Five years after its formation, the Clinical and Translational Science Award (CTSA) at the Univeristy of North Carolina at Chapel Hill (UNC), the North Carolina Translational and Clinical Sciences Institute (NC TraCS), has become the integrated, campus-wide home for clinical and translational research at UNC. The overall goal of this U54 Cooperative Agreement application is to combine the research strengths, resources and opportunities at UNC and new partner, RTI International (RTI), to build on the foundation established in the CTSA's last five years. NC TraCS will work to improve human health by accelerating clinical and translational research from health science discovery to dissemination to patients and communities. NC TraCS will strive to overcome the well-documented barriers to the effective, sustained translation of research discovery along the translational research continuum by improving efficiency, training a research workforce and exporting successful, validated methods developed in NC TraCS to other CTSA institutions and the public. The proposed CTSA will specifically (1) amplify a thriving CTSA program to the point that it supports the full spectrum of clinical and translational research;(2) leverage CTSA resources and institutional strengths to create a critical, sustained focus on three strategic initiatives: (a) next-generation technologies to transform the very nature of clinical research and practice, (b) new paradigms and resources to accelerate drug development, and (c) robust comparative effectiveness research studies to provide definitive evidence of the benefits and harms of tests and treatments;and (3) train, support and incentivize the next generation of clinical and translational science researchers. These goals will be accomplished by three resources, six services, integrated and streamlined from the original 11, and the three strategic initiatives. UNC and RTI now have a unique set of research and training resources to support the full range of clinical and translational research, from basic science to clinical application to policy change. NC TraCS will leverage the opportunity of this CTSA application to garner >$60 million dollars in matching institutional support to extend our capabilities to meet the three aims. In partnership with RTI, NC TraCS will take advantage of the resources it has created and nourished during the past five years to quickly and effectively bring the fruits of research to patients across the state, as well as nationally through the CTSA Consortium.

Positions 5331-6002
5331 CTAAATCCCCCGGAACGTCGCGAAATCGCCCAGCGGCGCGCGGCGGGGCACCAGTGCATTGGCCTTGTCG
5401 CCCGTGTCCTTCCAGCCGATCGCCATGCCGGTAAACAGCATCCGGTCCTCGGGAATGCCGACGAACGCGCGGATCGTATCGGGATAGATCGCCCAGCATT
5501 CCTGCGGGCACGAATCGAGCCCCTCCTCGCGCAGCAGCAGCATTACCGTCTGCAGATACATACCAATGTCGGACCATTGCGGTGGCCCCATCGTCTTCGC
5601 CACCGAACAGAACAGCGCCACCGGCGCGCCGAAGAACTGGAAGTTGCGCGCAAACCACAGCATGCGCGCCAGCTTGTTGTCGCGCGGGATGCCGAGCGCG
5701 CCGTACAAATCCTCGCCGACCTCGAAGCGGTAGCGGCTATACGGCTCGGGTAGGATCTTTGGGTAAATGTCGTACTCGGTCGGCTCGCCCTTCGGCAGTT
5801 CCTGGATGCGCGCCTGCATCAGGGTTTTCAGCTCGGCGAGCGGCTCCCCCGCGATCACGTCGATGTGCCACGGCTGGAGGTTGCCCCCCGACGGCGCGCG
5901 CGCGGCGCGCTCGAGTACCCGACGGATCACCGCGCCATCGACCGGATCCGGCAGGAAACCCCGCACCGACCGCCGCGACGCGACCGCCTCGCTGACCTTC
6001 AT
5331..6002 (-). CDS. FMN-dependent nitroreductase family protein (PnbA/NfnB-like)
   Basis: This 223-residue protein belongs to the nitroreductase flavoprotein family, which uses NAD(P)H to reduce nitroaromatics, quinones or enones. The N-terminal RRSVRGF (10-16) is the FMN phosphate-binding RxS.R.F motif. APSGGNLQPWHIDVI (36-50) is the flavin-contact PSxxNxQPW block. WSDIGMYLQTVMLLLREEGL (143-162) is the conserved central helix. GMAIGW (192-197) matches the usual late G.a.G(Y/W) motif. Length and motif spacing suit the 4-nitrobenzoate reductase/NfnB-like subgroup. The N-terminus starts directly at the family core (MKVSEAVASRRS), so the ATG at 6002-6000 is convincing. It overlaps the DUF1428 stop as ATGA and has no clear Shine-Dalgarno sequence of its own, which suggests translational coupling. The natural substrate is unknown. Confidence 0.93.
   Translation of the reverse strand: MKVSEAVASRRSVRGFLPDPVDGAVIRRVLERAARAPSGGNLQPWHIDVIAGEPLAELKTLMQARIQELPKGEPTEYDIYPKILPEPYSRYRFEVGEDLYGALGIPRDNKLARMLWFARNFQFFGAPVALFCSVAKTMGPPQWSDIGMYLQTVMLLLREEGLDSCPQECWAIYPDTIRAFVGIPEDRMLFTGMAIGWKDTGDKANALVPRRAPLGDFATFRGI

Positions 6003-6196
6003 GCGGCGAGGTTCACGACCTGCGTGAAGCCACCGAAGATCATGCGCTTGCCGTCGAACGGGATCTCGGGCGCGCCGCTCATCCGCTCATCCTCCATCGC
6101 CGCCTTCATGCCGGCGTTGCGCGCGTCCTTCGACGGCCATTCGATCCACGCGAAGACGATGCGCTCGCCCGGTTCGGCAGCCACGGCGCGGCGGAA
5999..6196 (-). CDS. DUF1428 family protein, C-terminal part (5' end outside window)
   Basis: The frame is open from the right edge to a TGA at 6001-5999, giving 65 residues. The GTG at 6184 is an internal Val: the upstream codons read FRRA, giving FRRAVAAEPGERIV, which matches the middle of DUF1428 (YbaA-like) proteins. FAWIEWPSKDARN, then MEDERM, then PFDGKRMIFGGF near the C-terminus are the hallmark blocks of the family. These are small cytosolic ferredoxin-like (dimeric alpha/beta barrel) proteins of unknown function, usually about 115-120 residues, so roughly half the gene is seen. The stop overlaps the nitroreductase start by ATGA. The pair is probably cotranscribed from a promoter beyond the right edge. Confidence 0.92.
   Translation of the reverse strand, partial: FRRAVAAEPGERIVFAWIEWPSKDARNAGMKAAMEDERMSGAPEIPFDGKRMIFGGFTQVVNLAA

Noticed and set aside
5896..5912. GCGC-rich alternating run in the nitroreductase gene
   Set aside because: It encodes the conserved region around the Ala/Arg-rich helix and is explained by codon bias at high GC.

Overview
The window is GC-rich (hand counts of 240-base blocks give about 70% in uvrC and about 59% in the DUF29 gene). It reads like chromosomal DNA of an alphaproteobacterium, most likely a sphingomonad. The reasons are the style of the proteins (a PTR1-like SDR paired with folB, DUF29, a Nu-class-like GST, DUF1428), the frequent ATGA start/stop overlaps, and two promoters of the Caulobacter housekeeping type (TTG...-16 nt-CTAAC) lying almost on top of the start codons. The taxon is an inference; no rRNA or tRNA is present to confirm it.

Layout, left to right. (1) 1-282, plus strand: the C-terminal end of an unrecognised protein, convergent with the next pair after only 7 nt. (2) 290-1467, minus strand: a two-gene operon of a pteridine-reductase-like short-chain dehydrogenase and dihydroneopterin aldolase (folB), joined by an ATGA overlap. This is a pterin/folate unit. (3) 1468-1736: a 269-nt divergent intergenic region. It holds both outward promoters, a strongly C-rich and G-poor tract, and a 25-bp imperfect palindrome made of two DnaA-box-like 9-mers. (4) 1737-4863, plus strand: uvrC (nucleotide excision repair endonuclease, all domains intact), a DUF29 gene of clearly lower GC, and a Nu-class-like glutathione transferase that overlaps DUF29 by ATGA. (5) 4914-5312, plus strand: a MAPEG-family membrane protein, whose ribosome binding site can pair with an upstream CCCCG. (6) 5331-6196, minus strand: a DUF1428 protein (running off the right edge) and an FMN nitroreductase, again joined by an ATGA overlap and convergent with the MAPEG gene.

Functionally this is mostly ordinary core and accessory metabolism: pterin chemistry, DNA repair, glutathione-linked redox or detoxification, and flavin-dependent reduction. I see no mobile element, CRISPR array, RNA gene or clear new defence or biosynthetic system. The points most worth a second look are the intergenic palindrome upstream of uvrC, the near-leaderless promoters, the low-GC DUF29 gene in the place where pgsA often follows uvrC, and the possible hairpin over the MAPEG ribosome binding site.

Public Health Relevance

; Researchers, clinicians and health policy experts have long lamented the well-documented lag between basic science discoveries and when those discoveries reach patients to treat them and make their lives better. The proposed UNC-RTI partnership in cooperation with the CTSA Consortium will help to ensure that patients will more quickly and effectively benefit from the results of biomedical research.

National Institute of Health (NIH)
National Center for Advancing Translational Sciences (NCATS)
Mentored Career Development Award (KL2)
Project #
Application #
Study Section
Special Emphasis Panel (ZAI1-PTM-C (S1))
Program Officer
Wilde, David B
Project Start
Project End
Budget Start
Budget End
Support Year
Fiscal Year
Total Cost
Indirect Cost
University of North Carolina Chapel Hill
Internal Medicine/Medicine
Schools of Medicine
Chapel Hill
United States
Zip Code
Roelofs, Erica J; Smith-Ryan, Abbie E; Trexler, Eric T et al. (2017) Seasonal Effects on Body Composition, Muscle Characteristics, and Performance of Collegiate Swimmers and Divers. J Athl Train 52:45-50
Barnes, Edward L; Kochar, Bharati; Long, Millie D et al. (2017) Modifiable Risk Factors for Hospital Readmission Among Patients with Inflammatory Bowel Disease in a Nationwide Database. Inflamm Bowel Dis 23:875-881
Toles, Mark; Colón-Emeric, Cathleen; Naylor, Mary D et al. (2017) Connect-Home: Transitional Care of Skilled Nursing Facility Patients and their Caregivers. J Am Geriatr Soc 65:2322-2328
Lachiewicz, Anne M; Weber, David J; van Duin, David et al. (2017) From VAP to VAE: Implications of the New CDC Definitions on a Burn Intensive Care Unit Population. Infect Control Hosp Epidemiol 38:867-869
Powers, Kimberly A; Samoff, Erika; Weaver, Mark A et al. (2017) Longitudinal HIV Care Trajectories in North Carolina. J Acquir Immune Defic Syndr 74 Suppl 2:S88-S95
Vickery, Brian P; Berglund, Jelena P; Burk, Caitlin M et al. (2017) Early oral immunotherapy in peanut-allergic preschool children is safe and highly effective. J Allergy Clin Immunol 139:173-181.e8
Cené, Crystal W; Halladay, Jacqueline R; Gizlice, Ziya et al. (2017) A multicomponent quality improvement intervention to improve blood pressure and reduce racial disparities in rural primary care practices. J Clin Hypertens (Greenwich) 19:351-360
Hafiz, Nazar; Greene, Kevin G; Crockett, Seth D (2017) An Unusual Cause of Right Upper Quadrant Pain. Gastroenterology 153:e10-e11
Trexler, Eric T; Smith-Ryan, Abbie E; Blue, Malia N M et al. (2017) Fat-Free Mass Index in NCAA Division I and II Collegiate American Football Players. J Strength Cond Res 31:2719-2727
Park, Eliza M; Deal, Allison M; Yopp, Justin M et al. (2017) End-of-life parental communication priorities among bereaved fathers due to cancer. Patient Educ Couns 100:1019-1023

Showing the most recent 10 out of 251 publications